This fruit production is one of the main differences between June-bearing and everbearing strawberries. June-bearing usually produce just one high yield each growing season, while everbearing strawberries will produce several smaller crops in a year. Everbearing strawberry plants also produce less runners. The fruit of everbearing strawberries is generally smaller than June-bearing strawberries too.
So when can you expect to harvest everbearing strawberries? The answer is simply as soon as the fruit is ripe. When growing everbearing strawberries, plants will generally start to produce fruit within their first growing season. However, the first year’s fruiting may be more sporadic and sparse. Strawberry plants also produce less berries with age. After 3-4 years, strawberry plants usually need to be replaced because they no longer produce good quality fruit.
Some popular varieties of everbearing and day-neutral strawberries are:
- Tristar (day-neutral)
- Tribute (day-neutral)
Types of Strawberries
Q. What is the difference between June-bearing and ever-bearing strawberries?
A. Types of strawberries are named according to their harvest time. June-bearing strawberries are the most familiar type and produce the largest fruits as well as large yields. Ever-bearing plants produce two smaller crops, one in June and another in early fall. June-bearing varieties also produce larger numbers of runners than ever-bearing varieties.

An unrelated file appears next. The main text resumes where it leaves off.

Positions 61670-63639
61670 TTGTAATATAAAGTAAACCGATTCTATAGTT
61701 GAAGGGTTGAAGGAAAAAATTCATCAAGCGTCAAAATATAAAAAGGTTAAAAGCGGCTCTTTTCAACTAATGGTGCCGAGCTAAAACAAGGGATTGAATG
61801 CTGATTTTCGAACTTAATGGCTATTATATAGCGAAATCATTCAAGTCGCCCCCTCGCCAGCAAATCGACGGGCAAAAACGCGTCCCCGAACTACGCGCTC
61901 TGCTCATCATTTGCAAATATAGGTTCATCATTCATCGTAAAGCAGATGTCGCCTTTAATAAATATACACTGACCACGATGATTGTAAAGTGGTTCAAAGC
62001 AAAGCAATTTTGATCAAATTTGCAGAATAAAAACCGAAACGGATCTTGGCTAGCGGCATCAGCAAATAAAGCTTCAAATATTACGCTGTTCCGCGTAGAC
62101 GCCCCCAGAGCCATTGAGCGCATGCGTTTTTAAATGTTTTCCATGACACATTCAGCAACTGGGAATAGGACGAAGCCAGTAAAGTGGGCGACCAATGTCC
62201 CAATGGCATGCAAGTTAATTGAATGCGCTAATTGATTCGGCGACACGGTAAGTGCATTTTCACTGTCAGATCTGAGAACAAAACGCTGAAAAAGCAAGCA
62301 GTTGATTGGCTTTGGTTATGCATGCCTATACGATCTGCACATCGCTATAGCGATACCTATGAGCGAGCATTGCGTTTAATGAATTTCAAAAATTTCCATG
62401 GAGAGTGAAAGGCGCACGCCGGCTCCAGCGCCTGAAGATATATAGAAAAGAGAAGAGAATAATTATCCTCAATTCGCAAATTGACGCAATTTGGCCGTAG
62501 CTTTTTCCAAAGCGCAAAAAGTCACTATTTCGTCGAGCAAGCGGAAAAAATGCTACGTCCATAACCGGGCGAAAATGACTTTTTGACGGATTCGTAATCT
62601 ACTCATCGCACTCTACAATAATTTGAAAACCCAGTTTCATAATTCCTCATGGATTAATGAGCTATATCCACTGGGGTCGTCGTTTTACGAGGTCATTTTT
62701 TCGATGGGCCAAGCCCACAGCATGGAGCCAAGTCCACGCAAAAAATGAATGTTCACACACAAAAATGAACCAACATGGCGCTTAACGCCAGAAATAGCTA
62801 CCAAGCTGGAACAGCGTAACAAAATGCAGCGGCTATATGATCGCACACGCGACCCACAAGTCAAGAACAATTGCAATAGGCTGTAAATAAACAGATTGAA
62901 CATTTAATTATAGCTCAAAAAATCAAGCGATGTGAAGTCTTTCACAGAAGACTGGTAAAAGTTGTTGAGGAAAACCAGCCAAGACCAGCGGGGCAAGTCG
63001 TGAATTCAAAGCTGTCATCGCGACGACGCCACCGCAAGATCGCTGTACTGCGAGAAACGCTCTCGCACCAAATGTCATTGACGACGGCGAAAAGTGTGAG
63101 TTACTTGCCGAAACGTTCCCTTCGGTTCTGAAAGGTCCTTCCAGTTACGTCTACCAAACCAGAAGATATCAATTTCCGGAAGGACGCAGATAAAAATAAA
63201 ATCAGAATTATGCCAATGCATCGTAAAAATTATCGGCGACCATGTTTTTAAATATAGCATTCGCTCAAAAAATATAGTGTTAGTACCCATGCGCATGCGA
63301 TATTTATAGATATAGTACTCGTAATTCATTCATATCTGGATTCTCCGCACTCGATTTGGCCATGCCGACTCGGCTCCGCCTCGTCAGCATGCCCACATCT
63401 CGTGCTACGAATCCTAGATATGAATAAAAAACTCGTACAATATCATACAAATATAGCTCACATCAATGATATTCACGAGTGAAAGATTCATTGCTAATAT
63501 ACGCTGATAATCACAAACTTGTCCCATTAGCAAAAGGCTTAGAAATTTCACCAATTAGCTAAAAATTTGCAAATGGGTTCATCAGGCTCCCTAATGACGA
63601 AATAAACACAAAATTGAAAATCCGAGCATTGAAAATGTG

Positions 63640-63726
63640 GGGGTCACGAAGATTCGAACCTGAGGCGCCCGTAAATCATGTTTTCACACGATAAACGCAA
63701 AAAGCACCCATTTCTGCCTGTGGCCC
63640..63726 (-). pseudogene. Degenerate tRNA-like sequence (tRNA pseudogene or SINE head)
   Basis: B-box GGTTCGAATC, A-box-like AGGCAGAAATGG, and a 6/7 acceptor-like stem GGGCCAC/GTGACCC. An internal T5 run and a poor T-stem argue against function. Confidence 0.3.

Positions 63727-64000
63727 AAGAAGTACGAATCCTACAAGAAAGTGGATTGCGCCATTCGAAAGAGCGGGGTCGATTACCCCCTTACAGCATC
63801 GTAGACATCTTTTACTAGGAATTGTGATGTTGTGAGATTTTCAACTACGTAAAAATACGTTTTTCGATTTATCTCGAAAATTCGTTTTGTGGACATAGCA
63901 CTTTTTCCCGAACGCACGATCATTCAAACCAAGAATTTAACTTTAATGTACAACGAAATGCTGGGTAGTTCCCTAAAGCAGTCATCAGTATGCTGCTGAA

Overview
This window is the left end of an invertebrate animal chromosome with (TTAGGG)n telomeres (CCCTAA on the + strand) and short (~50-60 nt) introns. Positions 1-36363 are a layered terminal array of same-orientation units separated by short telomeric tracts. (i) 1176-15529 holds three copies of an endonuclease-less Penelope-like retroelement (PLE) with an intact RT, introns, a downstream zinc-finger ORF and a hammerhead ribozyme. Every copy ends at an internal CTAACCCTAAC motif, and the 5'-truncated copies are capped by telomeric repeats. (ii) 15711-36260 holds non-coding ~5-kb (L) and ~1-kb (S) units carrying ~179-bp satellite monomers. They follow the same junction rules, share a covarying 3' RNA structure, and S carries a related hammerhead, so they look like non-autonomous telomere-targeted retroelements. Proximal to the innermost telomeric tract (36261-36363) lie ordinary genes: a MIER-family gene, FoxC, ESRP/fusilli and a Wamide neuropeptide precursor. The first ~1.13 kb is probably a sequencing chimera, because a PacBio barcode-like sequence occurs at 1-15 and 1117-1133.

A newer type of strawberry called day-neutral produces fruit throughout the growing season. Like ever-bearing strawberries, day-neutral varieties produce smaller fruits, lower yields, and fewer runners than June-bearing varieties.
It is best to remove blooms from June-bearing varieties the first year to encourage healthy root systems and vigorous runners. Blooms from ever-bearing and day-neutral plants should be removed through June of the first year, but allow the plants to bloom and set fruit after June. If you want strawberries the first season, plant ever-bearing or day-neutral varieties or plant June-bearing in combination with one of the other types. Planting a combination of types will not change the flowering or yields of any type.
More varieties of June-bearing plants are available than ever-bearing or day-neutral. It is not possible to tell the difference between the types just by looking at them so be sure you know which type of strawberry you want before purchasing.
Photo courtesy of Mark Kroggel, University of Arizona
Inducing strawberries to flower and fruit
Because of the lack of commercially available actively growing starter plants during the summer, Kroggel said he is producing his own tip runners in 38-cell plug trays or 2-inch tree bands (with permission to propagate from patent holders when varieties are protected).
“Since we want to start growing the strawberries during the summer, this is a time of year that there usually are no starter plant material available from most commercial propagators, and so we need to produce our own,” he said. “Usually the very latest dormant runners are available is in June.”